US-based architecture firm HOK has been selected to design Ri.MED Foundation’s $269m Biomedical Research and Biotechnology Center (BRBC) near Palermo, Sicily, in southern Italy.
To be managed by the University of Pittsburgh Medical Center (UPMC), the 334,000ft² facility will be used for biomedical research and development.
Expected to open in 2016, the BRBC will be able to host over 600 scientists and other staff when it starts operations.
Plans for future phases on the campus include a new hospital and a medical school.
As per the deal, HOK will organise the research facility as a small village integrated into the landscape.
A pedestrian street will link all of the buildings within the facility and it will be built overlooking the Tyrrhenian Sea to the north and the mountains to the south.
Four wings on three floors will feature laboratories, separated by floor-to-ceiling glass that maximises visibility between teams and allows natural light into the laboratories.
The laboratory space will feature a central conference centre with an auditorium.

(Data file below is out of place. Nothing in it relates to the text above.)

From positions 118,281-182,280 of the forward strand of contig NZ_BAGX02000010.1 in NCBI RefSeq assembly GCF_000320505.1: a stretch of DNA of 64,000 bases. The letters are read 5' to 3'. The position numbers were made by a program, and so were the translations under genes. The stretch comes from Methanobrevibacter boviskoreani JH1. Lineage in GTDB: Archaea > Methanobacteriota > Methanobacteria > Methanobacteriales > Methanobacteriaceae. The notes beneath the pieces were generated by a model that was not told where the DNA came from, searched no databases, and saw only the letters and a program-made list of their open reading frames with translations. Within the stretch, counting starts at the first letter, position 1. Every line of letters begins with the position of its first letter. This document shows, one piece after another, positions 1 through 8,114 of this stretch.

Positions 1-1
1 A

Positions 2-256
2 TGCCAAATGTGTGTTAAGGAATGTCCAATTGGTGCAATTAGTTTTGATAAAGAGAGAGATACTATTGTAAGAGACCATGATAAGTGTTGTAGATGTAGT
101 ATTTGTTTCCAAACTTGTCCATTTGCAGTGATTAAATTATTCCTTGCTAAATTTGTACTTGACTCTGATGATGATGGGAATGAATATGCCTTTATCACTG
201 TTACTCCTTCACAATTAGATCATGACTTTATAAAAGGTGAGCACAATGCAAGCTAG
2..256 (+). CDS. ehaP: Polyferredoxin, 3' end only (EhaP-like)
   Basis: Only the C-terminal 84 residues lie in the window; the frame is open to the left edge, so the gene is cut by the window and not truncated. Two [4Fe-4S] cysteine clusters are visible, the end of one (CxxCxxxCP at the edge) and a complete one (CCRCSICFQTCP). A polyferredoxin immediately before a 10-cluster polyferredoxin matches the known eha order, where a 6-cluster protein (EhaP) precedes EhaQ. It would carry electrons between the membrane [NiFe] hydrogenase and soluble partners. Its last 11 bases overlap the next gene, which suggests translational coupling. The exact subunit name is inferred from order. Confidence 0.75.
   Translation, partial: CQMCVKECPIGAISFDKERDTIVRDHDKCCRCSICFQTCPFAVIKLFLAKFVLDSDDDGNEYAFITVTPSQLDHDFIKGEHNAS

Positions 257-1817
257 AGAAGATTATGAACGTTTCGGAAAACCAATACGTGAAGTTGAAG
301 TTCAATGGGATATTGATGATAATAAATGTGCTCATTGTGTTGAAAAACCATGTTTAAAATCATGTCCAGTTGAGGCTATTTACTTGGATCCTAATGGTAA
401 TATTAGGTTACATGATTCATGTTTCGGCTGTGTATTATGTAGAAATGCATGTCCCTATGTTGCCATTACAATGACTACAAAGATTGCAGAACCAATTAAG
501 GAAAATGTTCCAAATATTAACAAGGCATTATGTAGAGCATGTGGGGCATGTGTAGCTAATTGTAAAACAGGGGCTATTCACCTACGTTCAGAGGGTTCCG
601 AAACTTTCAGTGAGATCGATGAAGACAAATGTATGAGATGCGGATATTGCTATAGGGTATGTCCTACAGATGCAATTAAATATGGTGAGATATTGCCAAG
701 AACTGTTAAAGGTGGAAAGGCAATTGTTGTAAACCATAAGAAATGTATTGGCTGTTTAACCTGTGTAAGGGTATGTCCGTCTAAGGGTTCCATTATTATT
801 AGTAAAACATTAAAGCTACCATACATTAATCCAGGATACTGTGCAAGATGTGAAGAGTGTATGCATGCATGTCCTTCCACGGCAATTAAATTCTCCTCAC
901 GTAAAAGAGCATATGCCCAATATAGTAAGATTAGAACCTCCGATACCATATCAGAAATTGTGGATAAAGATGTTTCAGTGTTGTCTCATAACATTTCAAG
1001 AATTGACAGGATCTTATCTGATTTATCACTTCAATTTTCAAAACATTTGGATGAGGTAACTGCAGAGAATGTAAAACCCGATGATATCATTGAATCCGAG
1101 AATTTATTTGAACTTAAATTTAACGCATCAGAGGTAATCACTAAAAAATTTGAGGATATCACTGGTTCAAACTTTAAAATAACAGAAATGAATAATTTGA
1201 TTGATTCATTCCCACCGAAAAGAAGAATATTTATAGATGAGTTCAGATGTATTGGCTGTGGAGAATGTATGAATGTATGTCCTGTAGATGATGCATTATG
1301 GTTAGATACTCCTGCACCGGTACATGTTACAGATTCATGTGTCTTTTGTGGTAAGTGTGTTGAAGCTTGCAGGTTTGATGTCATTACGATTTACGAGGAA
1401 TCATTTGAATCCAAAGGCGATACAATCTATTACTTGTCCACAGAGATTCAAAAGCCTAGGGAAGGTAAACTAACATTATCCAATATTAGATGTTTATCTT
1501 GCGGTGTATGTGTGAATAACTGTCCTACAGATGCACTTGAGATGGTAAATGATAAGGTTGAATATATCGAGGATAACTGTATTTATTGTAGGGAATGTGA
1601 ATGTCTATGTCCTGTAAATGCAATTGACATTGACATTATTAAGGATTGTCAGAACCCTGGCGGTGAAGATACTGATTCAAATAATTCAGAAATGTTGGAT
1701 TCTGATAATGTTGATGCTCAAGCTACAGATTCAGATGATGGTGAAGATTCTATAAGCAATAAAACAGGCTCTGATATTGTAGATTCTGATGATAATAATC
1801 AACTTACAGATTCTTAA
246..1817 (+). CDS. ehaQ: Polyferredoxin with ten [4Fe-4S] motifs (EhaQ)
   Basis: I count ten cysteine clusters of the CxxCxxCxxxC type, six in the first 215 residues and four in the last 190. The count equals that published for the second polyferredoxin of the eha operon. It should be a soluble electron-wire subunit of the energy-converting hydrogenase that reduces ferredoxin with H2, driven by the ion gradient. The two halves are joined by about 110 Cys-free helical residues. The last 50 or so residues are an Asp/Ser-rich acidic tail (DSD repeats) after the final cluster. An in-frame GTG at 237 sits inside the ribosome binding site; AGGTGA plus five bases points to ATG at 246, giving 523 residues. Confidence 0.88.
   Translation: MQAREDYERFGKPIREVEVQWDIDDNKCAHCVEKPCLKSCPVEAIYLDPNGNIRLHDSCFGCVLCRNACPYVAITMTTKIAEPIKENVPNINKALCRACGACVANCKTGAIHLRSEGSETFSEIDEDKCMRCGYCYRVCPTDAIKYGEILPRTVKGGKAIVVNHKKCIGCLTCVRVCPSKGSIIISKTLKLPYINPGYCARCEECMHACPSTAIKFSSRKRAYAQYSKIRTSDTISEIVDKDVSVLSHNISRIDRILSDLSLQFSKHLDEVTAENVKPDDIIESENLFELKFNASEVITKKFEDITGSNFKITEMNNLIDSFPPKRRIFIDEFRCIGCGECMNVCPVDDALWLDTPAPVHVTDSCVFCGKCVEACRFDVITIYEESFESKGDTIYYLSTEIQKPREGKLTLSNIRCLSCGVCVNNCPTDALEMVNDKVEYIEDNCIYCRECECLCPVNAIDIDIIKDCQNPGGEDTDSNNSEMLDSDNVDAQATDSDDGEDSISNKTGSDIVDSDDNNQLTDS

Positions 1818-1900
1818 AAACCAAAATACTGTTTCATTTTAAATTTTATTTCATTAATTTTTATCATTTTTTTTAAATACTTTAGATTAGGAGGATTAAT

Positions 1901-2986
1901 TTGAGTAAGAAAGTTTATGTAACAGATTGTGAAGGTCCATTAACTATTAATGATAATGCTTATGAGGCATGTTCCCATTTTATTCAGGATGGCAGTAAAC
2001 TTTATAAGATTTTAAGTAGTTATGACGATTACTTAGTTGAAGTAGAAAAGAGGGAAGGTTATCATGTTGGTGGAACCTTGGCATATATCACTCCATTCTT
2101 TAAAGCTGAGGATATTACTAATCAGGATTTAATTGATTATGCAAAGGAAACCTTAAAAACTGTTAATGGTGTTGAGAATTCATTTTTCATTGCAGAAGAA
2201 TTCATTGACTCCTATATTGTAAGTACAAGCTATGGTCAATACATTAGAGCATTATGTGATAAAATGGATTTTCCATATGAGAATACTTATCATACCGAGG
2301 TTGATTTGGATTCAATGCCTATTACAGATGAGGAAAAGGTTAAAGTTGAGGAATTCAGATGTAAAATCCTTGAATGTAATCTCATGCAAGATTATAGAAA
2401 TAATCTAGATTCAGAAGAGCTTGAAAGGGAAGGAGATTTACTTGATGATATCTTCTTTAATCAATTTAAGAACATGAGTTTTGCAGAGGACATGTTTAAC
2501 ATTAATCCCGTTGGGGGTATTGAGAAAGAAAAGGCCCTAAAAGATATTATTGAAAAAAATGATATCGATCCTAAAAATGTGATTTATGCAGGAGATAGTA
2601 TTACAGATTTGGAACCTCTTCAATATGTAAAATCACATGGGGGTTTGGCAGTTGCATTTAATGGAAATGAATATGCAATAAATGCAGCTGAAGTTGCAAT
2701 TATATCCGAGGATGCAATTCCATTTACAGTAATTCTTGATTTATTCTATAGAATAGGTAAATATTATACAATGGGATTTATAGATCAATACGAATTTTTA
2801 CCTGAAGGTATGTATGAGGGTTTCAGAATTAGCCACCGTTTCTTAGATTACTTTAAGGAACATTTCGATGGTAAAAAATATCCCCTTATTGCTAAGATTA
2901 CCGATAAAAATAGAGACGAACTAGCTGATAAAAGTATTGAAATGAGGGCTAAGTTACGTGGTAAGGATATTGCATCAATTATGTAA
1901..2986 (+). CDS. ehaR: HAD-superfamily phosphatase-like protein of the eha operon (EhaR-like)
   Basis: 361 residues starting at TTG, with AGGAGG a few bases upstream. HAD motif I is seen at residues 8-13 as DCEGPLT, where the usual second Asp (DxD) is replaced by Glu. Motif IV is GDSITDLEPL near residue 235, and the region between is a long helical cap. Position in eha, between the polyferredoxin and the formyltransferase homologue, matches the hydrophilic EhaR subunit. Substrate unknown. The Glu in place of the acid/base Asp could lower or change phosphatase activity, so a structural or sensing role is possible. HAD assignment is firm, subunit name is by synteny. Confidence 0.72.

Conference facilities, a small faculty club cafe and other amenities will be housed in the central commons building, with a patient trial clinic and incubator labs in its immediate vicinity.
HOK said that it is using building information modeling (BIM) to help develop the BRBC design and its design services for the facility include architecture, interior design, sustainable design, high-performance building engineering, lighting, environmental graphics and landscape architecture.
Ri.MED foundation vice president Bruno Gridelli said: "The biotechnology and biomedical research center will generate exciting scientific discoveries that will translate into new and better cures and bring great social and economic benefits to Sicily and Italy."
BRBC is expected to secure a minimum of LEED Gold certification from the Green Building Council Italia.
Image: Biomedical Research and Biotechnology Center will house over 600 scientists and other staff and is anticipated to open in 2016. Photo: courtesy of HOK.